On legume love

Apple cuttings as pea supports

I planted beans yesterday. I always feel so hopeful when I plant the first beans. Even though I’m borderline obsessive with my love of the genus Vigna, experience has taught me to wait to plant them. Like many heat-loving garden plants, beans are true summer wonders who will sit morosely in cold soil and will either rot or sprout glacially until conditions are more to their liking. I have learned, then, to temper my enthusiasm to get them in the ground.

Yesterday, though, I planted three pole-types that are new to me. I heartily believe that pole beans are infinitely better than their bush brethren; they are more tender, and they’ll produce all summer for you provided you find and pick all the beans. This latter point is rather important. One tuft of woody beans gives the signal to the vine to slow down production. Inevitably of course I have scores of woody tufts of beans. (Shelly beans these woody ones become, see, so not all is lost.) Not, of course, that I don’t adore bush beans: I do. I plant them in large patches and harvest all at once, ready or not, and into the freezer they go.

These three new pole types should be interesting. They’re all from Fedco and I must have been a bit more bean-obsessed than usual when I ordered them in January: they all are very different. Aunt Jean’s Pole Bean had gorgeous seed. This is a soup-type bean and supposedly will be challenging to sprout. Rattlesnake Pole are heat-loving long-ish beans with purple stripes. Blue Coco are purple beans that can be eaten fresh, shell or dry. My stalwart is Kentucky Wonder and for some reason I didn’t plant them yesterday. Hmm. Maybe when the bush beans go in this week…

I considered my peas yesterday, too. I love peas as well but somehow my disappointments with their sprouting always outweigh the joyous day of first harvest. I realize now my biggest problem in getting peas to sprout is getting the voles to control their appetite. Considering they’re the first things to come up in the gardens, the meadow voles just tie on their little checkered napkins and have a feast. Overplanting and succession planting doesn’t help with the voles. That netting that so readily kills all my snakes would help. Next year…

8 responses to “On legume love

  1. I’m just curious – how would you use the netting? Over, under?

    I read in a Farmer’s Almanac that placing 18″ of pea gravel around a bed will discourage rabbits and moles, but maybe that doesn’t work for voles….we have the same issues with critters under every blad of grass, it seems. This being our first year, we’re just planting like crazy anyway to see what pests will come out.

    What a great idea for poles! We have a huge pile of apple branches ready for some recycling purpose. I was just on my way to get bamboo sticks…not anymore.

  2. Hi Jennifer: I would lay it loose over the beds, doubled or tripled up: the voles, which are kind of fat short-tailed field mice, won’t risk it because their heads get stuck in the netting. And yes, aren’t those branches swell? I love garden recycling. I had read this was the traditional way of trellising peas and so I said dang that’ll work for me too then. Good luck on your first year! There is a lot to learn but just pay attention and you’ll see it’s pretty easy.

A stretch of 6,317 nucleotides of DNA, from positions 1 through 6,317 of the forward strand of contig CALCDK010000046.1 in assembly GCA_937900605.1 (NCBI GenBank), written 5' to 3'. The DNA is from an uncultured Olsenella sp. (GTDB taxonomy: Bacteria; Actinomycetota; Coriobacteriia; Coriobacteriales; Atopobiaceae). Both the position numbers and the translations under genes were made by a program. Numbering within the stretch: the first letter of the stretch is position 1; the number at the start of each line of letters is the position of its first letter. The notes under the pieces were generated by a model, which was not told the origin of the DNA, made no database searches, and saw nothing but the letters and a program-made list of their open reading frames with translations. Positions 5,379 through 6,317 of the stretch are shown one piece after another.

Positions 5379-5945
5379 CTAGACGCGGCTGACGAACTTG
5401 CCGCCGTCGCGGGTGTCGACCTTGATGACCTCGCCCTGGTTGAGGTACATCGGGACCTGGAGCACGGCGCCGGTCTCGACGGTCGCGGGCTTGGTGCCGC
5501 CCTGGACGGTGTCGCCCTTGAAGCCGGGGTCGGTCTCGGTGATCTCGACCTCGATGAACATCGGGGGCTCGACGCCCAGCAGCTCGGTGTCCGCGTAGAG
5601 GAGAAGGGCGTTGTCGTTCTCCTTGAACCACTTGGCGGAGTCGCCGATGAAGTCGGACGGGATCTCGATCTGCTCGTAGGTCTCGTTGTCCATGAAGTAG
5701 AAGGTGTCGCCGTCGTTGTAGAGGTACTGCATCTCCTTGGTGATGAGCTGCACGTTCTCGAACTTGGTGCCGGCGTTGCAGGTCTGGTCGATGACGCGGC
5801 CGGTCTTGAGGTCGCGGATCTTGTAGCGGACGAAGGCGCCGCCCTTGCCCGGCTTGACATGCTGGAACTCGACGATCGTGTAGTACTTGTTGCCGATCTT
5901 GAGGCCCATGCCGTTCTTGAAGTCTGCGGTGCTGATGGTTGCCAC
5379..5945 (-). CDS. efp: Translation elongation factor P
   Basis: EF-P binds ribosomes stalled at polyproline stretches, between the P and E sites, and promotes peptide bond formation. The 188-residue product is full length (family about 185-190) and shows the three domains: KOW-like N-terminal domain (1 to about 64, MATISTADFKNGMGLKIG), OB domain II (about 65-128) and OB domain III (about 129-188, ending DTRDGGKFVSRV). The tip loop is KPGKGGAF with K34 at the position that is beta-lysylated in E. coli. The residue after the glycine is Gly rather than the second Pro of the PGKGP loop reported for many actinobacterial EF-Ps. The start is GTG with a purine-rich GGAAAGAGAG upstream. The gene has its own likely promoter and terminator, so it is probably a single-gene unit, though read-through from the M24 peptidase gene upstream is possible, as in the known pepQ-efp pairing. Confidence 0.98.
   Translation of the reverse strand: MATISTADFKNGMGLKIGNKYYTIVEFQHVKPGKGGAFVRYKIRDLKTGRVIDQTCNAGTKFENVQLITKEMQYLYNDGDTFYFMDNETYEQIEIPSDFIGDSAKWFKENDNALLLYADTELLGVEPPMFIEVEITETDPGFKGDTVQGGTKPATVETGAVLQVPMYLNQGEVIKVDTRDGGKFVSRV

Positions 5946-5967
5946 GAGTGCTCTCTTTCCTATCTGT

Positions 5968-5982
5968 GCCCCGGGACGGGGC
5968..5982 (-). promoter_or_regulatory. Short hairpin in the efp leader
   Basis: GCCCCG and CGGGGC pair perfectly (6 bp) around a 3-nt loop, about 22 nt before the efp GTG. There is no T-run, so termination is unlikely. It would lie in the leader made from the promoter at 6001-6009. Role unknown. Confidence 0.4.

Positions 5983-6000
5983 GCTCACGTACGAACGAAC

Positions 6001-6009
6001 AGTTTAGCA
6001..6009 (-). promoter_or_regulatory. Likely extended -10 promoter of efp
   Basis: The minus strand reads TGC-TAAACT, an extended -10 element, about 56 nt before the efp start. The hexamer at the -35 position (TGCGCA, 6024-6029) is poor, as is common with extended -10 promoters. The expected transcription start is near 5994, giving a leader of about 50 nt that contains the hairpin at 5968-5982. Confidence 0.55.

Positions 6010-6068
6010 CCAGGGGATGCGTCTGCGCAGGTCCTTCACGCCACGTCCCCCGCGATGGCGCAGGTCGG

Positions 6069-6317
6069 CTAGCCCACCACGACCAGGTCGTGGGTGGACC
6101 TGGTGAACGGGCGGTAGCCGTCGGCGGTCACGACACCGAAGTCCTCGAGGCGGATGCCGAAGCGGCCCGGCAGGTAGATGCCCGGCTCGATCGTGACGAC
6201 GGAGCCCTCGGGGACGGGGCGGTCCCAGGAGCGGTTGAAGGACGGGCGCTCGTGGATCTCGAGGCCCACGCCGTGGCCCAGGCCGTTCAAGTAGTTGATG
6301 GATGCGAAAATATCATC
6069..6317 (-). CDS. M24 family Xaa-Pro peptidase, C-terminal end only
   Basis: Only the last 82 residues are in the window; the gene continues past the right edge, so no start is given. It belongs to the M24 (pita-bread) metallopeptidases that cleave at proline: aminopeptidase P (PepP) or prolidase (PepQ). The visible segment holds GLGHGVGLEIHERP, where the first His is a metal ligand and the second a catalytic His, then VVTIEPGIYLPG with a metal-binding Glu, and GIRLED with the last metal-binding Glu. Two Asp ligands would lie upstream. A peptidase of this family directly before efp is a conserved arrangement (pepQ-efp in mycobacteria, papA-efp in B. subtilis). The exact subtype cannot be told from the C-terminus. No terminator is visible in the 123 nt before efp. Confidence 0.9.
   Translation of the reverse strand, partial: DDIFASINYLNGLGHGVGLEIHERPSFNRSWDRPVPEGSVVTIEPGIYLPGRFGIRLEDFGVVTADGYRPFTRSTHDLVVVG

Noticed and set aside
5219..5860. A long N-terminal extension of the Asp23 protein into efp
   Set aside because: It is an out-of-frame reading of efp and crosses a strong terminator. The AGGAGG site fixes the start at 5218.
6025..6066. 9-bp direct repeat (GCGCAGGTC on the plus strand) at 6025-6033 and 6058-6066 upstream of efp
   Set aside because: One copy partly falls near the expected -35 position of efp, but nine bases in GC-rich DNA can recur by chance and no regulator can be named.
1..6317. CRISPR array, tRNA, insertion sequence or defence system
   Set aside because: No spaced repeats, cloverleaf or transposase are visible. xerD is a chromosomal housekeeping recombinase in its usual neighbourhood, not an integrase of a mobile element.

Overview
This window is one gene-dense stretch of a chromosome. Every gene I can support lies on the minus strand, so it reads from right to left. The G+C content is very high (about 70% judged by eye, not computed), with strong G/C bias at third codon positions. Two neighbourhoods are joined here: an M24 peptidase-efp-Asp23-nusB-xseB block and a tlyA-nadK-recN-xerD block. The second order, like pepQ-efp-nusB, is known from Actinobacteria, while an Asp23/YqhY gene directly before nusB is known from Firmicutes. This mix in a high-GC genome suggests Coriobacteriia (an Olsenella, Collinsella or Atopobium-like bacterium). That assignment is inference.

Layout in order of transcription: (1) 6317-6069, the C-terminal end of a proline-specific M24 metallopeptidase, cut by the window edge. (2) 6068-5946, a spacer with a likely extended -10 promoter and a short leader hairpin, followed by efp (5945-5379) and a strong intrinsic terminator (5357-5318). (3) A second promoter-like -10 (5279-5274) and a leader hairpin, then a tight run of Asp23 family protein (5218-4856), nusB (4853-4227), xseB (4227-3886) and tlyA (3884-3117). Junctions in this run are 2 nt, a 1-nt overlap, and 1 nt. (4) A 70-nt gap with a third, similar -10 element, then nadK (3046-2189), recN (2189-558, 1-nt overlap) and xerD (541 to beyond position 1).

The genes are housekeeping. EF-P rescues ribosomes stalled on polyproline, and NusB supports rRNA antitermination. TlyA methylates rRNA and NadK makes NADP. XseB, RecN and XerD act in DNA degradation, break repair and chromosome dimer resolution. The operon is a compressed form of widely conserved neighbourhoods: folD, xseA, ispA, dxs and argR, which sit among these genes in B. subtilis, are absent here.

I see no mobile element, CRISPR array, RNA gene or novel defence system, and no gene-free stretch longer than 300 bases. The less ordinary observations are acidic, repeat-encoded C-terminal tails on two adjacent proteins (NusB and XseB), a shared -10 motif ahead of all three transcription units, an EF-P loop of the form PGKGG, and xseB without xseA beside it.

3. Now I dont feel so bad. The bunnies ate all (ALL OF THEM!) my cabbages, peas and Radish seedling that came out. What a pain & yes! whats up with the peas taking so long to come out lately? I used to have better luck at the community garden than here at the house. Is there something going on with peas…like the honeybees : ) ? I tried soaking them overnight to hasten the process and it did seem to work ….but end result was zero : (

    Hope you are feeling well.

  4. You got that right about waiting to plant the bush beans! We’re on our second attempt this year and the weather seems to be cooperating, finally, here on the “Left Coast,” and this crop is looking good. (Saw a blurb in the WSJ about your blog and just got around to checking it out a few weeks ago. Very enjoyable. Thanks!)

  5. J: you’re quite welcome!

    WF: Who knows. I think the beasties here just eat them as they come up (so tender: who can blame them) but dang you are right it took just about forever for them to rise up out of the ground this year. So: fence time for you? I just got some snazzy rabbit proof fencing to…enclose the chicken run. They can probably fly right over it but I think it looks nice~

    Hi Jeri! I am glad you stopped by and said hi. The WSJ thing was something of a fluke: I thought the guy was kidding. It was flattering certainly. I know what you mean about the beans though. I really love them and in general can’t wait to get them started every year…unlike tomatoes, say…and yep I know summer’s really here when I grab those seeds. Happy left coast bean eating!

  6. Mmmmm. Pole beans. Love’em!

    This year I got a late start and bought all my seeds locally, so I wasn’t able to find anything beyond the standard selection. I do love me some Kentucky Wonder, though, so it’s good.

  7. Anne! Welcome. Yezzz, indeed: Kentucky Wonder are quite the reliable standbys. There is something to be said for predictability in one’s veg garden…if only as a backdrop to all the other kooky things I plant. At least that’s my M.O.! Here’s hoping your new veg gardens all work out. I think with this cold spring it’s just about time for them, so I don’t think you’re late at all.

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